Glastonbury’s Live at Worthy Farm, review: Livestreamed festival was a triumph – despite its technical hitches

Kano performs during Live at Worthy Farm (Anna Barclay)
Kano performs during Live at Worthy Farm (Anna Barclay)

Even in the best of years, two Glastonburys exist simultaneously. There is the 900-acre City of Blown Minds that materialises in the vales of Avalon each solstice moon, where 150,000 people lose themselves in the ley lines of experience and, legend has it, certain bands play somewhere beyond Flag Forest. And, for the losers in life’s great booking page refresh, there is the cornucopia of up-close digital delights hiding behind the BBC’s red button, like the Imaginarium of Jo Wiley.

This year, we were all red-buttoners. Glastonbury 2021, cancelled for the second time running due to Covid, mustered online instead for a five-hour bill of old regulars and future headliners live from Worthy Farm. Widespread “invalid code” technical hitches acted as the five-hour queue for the car park. After 90 minutes of online rage from 100,000 locked-out punters, a bloke from Preston kicked down the digital super-fence and posted a contraband stream link on Twitter, forcing the organisers to throw open the gates and declare Glastonbury 2021 a free festival. Spirit of 1995 ensured.

Finally inside, Michael Eavis welcomed us with a quick verse of Tennyson while, in the customary downpour, the acts scattered across the bare bones of the site, there to represent the pilgrimages and experiences of the regular lost Glastonbury weekend. George Ezra held a one-man acoustic singalong beside a gigantic bonfire at Strummerville, embodying the bluesy acoustic troubadour that keeps the campsite up all night, complete with mild yodelling on “Budapest”. The rich psychedelic soul of Michael Kiwanuka – by turns retro funk, emotive balladry and Hendrix-gone-ragga psych rock, dipping into the golden eras to find fresh ways forward – stood in for the sort of wild, trippy party you fall through a hedge into at 2am.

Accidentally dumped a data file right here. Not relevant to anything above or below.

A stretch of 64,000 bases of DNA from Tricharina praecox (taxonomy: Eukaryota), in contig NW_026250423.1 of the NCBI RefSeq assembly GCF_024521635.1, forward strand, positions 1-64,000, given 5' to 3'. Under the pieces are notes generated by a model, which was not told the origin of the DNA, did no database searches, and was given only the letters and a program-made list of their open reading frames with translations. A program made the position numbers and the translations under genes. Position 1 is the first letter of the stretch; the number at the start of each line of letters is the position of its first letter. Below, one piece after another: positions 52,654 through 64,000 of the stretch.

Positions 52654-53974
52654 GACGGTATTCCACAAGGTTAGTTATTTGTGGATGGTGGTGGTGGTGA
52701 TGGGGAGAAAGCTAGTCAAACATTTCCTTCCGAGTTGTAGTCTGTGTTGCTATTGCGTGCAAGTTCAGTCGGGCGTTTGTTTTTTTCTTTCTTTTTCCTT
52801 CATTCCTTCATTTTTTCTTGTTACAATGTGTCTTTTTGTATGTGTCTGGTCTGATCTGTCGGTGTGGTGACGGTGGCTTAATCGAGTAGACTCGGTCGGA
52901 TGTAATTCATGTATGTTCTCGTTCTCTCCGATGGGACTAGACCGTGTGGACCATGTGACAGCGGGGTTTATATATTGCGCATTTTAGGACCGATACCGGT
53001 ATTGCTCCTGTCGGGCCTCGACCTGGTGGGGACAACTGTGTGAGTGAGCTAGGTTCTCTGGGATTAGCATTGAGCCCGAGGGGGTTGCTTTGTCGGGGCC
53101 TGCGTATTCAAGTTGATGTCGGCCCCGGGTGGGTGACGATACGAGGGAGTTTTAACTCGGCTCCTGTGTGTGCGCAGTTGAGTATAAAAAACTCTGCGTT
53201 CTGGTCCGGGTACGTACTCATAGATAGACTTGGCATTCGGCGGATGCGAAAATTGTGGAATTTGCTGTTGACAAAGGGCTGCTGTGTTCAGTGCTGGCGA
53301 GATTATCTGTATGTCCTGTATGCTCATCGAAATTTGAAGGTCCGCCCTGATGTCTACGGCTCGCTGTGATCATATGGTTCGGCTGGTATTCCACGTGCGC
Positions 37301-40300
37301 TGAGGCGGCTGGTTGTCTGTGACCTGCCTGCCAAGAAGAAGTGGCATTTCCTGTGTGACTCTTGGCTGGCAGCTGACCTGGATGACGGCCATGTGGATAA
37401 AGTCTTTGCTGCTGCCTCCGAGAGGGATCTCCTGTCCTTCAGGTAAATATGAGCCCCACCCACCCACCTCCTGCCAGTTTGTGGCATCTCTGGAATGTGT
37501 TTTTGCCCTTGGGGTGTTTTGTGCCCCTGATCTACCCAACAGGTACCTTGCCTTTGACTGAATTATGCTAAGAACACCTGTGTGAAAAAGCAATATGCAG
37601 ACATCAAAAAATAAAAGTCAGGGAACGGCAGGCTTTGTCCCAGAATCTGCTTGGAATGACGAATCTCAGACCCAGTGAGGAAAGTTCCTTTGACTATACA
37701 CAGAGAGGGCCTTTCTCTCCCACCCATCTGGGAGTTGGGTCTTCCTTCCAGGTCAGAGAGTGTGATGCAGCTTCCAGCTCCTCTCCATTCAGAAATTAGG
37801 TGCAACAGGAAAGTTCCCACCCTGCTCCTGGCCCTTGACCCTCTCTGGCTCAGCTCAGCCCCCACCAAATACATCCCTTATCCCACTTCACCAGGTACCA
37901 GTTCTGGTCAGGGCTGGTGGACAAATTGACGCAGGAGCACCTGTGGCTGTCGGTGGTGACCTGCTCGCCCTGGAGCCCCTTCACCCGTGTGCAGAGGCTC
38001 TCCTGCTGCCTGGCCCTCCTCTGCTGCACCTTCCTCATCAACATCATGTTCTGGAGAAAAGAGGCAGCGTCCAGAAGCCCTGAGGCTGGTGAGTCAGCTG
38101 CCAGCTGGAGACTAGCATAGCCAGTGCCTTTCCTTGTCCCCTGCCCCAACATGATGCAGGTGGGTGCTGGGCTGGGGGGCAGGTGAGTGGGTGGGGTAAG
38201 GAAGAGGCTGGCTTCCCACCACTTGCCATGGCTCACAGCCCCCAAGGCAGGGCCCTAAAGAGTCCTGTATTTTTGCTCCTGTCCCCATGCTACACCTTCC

Jorja Smith, a woman seemingly allergic to consonants, transformed a tranquil glade into an exotic eastern cocktail lounge, her by-numbers modern soul the essence of the West Holts Stage vibe. Idels, howling their brutal – yet accessible – barrages of fury, compassion, upended masculinity and class war in Eavis’s secret, red-strobed slaughterhouse full of surreal metalwork monsters (and featuring a besuited, moustachioed guitarist flailing around like a crazed Mike Wozniak) were the punk equivalent of Arcadia’s fire-breathing mecha-spider.

Kae Tempest, George the Poet and PJ Harvey brought the arcane poetry; Kurupt FM played the backstage blaggers trying to dodge the VIP area security. And up on King’s Field, the stone circle acted as a B-stage, where Haim’s beach-ready Californian country and synthetic highway pop defied the drizzle for a few brief moments (“thank you mother earth!” cried face-pulling bassist Este Haim, a living gif) and Wolf Alice arrived swathed in smoke, full of mysticism and menace. With their moments of pixie-light pop, elemental doom rock and airy euphoria, they best captured the Arthurian magic of the setting: “Believe in love!” singer Ellie Rowsell cried like a ceremonial incantation over the elemental rock of “Formidable Cool”, while guitarist Joff Oddie hoiked one foot on a stone like it was Merlin’s own arena monitor. They personified the unpredictable abandon of Glastonbury too, one minute wrenching hearts with lustrous piano ballad “The Last Man on Earth”, the next rolling around in the Sacred Space like the end of a long night on the psychedelic cider.